about a year ago, i wrote a post about creating a capsule wardrobe for myself. even though neither pierre nor i own a lot of clothes (limited as we are by space), i still owned way more than i actually wore and at least a dozen aspirational items — pieces i was hanging onto on the off-chance i would wake up one day and be the type of person who wore fabulous, too-small grey italian leather bootie heels (picked up for $40 at a seattle thrift store).
figuring out how many items of clothing i really needed and deciding on a colour palette made it super easy to toss about two garbage bags worth of clothing (and by toss i mean take to a clothing swap), leaving me with a smaller number of things i really liked and that all went together. of course, four days after this big closet edit i went and got myself pregnant and these carefully selected pieces of clothing did not fit for very long. (eight pounds still to lose and i’m hoping all of this stuff fits again by summer!)
i didn’t buy too much maternity clothing — i wasn’t willing to spend the money on really nice stuff since i’m only having one child and the cheap stuff didn’t really inspire a shopping spree — but i didn’t exert the same willpower when purchasing newborn clothing for my little girl. early on in my pregnancy, i consulted many “minimalist” baby shopping lists, which eschewed the diaper wipe warmer, exersaucer, change table, etc. by adhering to a short list, we managed to fit all our baby’s things into a 54 square foot nursery and so far we haven’t experienced overflow into other areas of the house. most of the minimalist shopping lists included clothing as a category and suggested you might need about 12 sleepers and a few “dress-up” outfits for each age (e.g., newborn, 0–3 months, etc.). i really should have heeded this advice as closely as i heeded the advice about the diaper wipe warmer, because, as it turns out, 12 sleepers and a few dress-up outfits really is all you need. but children’s clothing can be so cheap, and it’s cute, and so tiny… it really doesn’t take up any space. in the early days of pregnancy i just wanted to shop for our tiny human and tiny clothing was an easy, inexpensive fix.
i know better (i really, really know better), but, between my own shopping and all the gifts people brought once frankie rose was born, i ended up with over 100 pieces of clothing for my newborn — onesies, sleepers, pants, sweaters, hats (so many hats), tops, sleep sacs, socks, shoes, etc. most of which she promptly grew out of in the first three weeks. now, a lot of my personal purchases had been second-hand (all the souvenirs from our trip to copenhagen were thrifted pieces of baby clothing…that, and a cookbook that contains oatmeal recipes only), but, money aside, it still felt so wasteful. too many clothes meant extra laundry, extra folding (and refolding), then the process of packing it all up, taking it to the consignment store, and eventually getting rid of it all. (one of the many pluses of only having one child means not having to store baby clothes.)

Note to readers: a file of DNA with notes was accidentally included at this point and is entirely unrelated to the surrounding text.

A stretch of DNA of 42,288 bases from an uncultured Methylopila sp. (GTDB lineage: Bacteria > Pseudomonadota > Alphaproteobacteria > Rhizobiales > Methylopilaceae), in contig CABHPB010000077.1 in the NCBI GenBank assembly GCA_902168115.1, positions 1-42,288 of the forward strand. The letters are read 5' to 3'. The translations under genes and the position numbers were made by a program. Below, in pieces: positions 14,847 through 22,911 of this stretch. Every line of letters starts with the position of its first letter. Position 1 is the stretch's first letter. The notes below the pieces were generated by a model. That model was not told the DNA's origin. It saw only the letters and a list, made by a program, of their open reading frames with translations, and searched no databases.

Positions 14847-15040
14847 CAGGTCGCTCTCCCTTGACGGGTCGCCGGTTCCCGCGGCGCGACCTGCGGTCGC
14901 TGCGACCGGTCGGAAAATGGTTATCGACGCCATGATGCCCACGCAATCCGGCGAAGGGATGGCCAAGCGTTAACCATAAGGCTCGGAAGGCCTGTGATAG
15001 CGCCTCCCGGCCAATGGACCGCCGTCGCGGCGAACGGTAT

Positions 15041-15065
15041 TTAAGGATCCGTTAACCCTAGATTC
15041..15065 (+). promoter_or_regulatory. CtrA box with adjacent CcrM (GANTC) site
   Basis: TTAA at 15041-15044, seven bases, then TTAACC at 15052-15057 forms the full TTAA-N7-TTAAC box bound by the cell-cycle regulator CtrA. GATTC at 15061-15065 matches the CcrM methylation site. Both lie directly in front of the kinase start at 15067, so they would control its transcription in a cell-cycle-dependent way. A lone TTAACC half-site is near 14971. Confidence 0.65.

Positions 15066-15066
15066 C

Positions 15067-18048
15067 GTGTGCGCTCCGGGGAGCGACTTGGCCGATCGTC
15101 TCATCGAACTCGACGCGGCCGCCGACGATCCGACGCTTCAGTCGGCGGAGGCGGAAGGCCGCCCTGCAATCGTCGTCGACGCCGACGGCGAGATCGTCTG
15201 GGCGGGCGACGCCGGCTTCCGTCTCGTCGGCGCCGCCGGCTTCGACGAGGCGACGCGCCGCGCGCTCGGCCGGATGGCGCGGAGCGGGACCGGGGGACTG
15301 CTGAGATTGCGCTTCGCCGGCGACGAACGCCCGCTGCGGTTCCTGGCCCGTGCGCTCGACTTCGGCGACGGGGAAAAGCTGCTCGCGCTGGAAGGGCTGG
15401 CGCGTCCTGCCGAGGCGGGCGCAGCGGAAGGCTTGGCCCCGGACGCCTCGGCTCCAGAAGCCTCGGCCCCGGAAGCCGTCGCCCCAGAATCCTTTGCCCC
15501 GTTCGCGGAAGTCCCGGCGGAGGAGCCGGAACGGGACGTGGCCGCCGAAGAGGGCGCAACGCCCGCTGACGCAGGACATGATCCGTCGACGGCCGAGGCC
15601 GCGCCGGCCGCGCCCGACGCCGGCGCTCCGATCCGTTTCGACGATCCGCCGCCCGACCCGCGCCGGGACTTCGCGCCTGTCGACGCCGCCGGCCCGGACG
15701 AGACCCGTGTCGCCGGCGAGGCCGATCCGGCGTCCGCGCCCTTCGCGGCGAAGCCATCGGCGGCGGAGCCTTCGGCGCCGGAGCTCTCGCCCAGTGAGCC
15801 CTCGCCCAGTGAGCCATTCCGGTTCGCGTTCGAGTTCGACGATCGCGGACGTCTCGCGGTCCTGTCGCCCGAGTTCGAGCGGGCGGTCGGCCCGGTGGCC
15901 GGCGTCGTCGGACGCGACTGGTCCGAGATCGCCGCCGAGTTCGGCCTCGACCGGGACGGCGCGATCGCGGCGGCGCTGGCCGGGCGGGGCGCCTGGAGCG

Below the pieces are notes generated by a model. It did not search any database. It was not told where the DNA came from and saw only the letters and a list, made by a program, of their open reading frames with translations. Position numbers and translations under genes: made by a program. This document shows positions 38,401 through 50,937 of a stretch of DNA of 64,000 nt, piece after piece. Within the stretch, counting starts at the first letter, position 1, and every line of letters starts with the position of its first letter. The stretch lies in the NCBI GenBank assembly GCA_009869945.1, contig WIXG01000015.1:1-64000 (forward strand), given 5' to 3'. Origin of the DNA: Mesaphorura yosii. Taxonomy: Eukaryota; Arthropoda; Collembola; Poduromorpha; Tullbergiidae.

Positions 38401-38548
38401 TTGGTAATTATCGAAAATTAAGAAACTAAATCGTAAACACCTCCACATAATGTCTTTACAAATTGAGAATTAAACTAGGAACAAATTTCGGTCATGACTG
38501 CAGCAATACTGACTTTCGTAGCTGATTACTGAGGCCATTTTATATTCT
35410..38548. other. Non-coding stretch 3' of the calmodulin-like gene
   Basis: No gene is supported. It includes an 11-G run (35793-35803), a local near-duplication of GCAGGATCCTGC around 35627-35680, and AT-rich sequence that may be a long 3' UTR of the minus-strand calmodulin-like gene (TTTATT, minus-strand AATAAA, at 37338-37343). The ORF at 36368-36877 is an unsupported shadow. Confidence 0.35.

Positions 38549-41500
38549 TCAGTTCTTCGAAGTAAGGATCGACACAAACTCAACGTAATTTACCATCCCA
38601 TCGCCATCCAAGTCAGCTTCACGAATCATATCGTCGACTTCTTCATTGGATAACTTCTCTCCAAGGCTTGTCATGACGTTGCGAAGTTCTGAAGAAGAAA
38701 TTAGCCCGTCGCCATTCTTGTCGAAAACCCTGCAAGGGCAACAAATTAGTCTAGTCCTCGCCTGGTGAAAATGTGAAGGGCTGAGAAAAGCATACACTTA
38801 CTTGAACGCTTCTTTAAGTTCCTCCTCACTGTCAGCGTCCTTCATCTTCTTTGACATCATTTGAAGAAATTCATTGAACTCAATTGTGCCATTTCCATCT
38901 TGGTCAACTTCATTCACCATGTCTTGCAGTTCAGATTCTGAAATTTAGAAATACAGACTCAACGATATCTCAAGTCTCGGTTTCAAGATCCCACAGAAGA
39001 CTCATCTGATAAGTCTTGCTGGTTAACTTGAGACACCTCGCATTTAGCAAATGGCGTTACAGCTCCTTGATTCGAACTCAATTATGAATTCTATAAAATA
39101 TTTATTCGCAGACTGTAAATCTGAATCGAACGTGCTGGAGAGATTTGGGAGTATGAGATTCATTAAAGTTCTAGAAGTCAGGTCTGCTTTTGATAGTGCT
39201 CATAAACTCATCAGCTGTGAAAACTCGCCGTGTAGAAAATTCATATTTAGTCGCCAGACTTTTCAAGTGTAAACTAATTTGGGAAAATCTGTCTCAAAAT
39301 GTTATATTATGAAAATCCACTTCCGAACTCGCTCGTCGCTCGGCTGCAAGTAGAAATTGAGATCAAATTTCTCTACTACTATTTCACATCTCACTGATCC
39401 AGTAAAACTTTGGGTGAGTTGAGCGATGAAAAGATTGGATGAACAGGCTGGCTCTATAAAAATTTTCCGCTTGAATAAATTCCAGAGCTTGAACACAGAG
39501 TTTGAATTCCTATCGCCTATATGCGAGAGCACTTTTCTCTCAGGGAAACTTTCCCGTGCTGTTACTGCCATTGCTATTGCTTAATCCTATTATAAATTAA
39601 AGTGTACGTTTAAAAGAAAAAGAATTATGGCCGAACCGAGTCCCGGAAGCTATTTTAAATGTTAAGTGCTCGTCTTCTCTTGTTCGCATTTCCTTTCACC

so, for the next age ranges (0–3 months, 3–6 months, etc.) i wanted to experiment with creating a baby capsule wardrobe. (i googled it and it’s a thing, so there.) people recommend about 50 clothing items for a baby and as few as 10 clothing items for a toddler, but frankie rose does not spit up very often and rarely has diaper blow-outs, so i felt about 30 items was the right amount for her:
- 10 tops (onesies, shirts)
- 6 bottoms (pants, shorts, skirts, fancy diaper covers)
- 2 sleepers
- 4 dresses
- 2 sweaters
- 2 hats
- 2 sleep sacs/nightgowns
- 2 miscellaneous seasonal items (bathing suit, snow suit, etc.)
based on this list, i had way, way too much clothing for the first year already (and she’s only 7 weeks old!). somehow she already owned 22 onesies for 6–12 months? so, like i did with my own clothing, i just started editing for the things i liked best and a colour palette emerged quickly. surprise, surprise, the pieces that remained were all pale pink, white, grey, and denim. (so, yes, once my regular clothes fit again, we’ll be all match-y.)
one of the most important things about a capsule wardrobe is you have to buy quality — clothing has to be able to withstand a lot of wearing and washing. frankie rose is still growing quickly so i’m reluctant to spend $30 on a onesie, but that’s where thrifting is really handy. i’m letting other mamas spend $30 on onesies their kids will wear three times and then i’m picking them up for $6. luckily for me, a beautiful children’s upcycled and vintage clothing store just opened at the end of my street… but i need to restrain myself from doing any shopping for at least six months or so.